Getting Antitrust and History in Tune

Journal of Accounting, Economics, and Law: A Convivium, Forthcoming

99 Pages Posted: 3 Feb 2022

See all articles by Brian R. Cheffins

Brian R. Cheffins

University of Cambridge - Faculty of Law; European Corporate Governance Institute (ECGI)

Date Written: February 2, 2022


Antitrust is high on the reform agenda at present, associated with calls to “break up big tech.” Proponents of reform have invoked history with regularity in making their case. They say reform is essential to reverse the baleful influence of the Chicago School of antitrust, which, in their telling, disastrously and abruptly ended in the 1980s a “golden” era of beneficially lively antitrust enforcement. In fact, antitrust enforcement was, at best, uneven, from the early 20th century through to the end of the 1970s. As for the antitrust “counter-revolution” of the late 20th century, this was fostered as much by fears of foreign competition and skepticism of government regulation as Chicago School theorizing. The pattern helped to ensure that the counter-revolution was largely sustained through the opening decades of the 21st century. This article, in addition to getting antitrust and history in tune by drawing attention to the foregoing points, provides insights regarding antitrust’s future direction.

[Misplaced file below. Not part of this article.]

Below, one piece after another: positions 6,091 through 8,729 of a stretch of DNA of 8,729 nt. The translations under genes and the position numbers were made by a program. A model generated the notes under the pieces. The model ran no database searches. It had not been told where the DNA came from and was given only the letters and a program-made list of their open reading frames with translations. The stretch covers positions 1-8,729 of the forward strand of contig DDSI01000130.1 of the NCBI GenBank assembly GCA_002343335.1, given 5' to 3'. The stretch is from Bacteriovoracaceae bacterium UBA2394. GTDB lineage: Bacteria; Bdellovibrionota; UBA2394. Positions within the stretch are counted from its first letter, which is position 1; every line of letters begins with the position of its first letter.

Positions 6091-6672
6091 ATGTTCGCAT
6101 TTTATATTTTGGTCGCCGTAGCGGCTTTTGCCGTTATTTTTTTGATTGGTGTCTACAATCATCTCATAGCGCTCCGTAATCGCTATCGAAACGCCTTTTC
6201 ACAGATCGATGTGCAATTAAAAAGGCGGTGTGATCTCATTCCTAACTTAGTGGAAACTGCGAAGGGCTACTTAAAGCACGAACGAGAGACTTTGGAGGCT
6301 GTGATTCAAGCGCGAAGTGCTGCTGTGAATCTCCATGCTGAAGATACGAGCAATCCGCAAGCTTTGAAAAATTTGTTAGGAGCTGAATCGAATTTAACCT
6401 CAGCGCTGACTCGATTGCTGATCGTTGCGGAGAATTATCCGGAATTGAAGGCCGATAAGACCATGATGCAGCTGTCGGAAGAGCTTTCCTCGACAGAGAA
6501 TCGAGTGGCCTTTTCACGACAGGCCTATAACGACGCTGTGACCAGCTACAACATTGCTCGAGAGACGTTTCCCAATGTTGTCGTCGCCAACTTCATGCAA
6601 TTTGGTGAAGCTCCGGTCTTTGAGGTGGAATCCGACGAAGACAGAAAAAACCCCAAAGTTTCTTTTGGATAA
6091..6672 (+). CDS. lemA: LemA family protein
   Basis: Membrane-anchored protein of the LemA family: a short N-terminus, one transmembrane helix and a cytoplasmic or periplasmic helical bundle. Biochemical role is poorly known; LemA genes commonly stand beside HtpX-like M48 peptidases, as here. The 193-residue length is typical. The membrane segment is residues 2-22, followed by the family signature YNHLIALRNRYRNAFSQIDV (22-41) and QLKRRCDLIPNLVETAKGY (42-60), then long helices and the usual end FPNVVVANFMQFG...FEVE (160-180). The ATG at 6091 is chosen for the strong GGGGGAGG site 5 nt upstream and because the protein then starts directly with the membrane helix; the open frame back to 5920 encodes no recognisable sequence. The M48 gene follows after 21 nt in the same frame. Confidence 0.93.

Keywords: antitrust, Chicago School, monopoly, oligopoly, foreign competition, deregulation

JEL Classification: K21, L12, L13, L40, L41, N42

Suggested Citation

Cheffins, Brian R., Getting Antitrust and History in Tune (February 2, 2022). Journal of Accounting, Economics, and Law: A Convivium, Forthcoming, Available at SSRN:

Brian R. Cheffins (Contact Author)

University of Cambridge - Faculty of Law ( email )

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European Corporate Governance Institute (ECGI)

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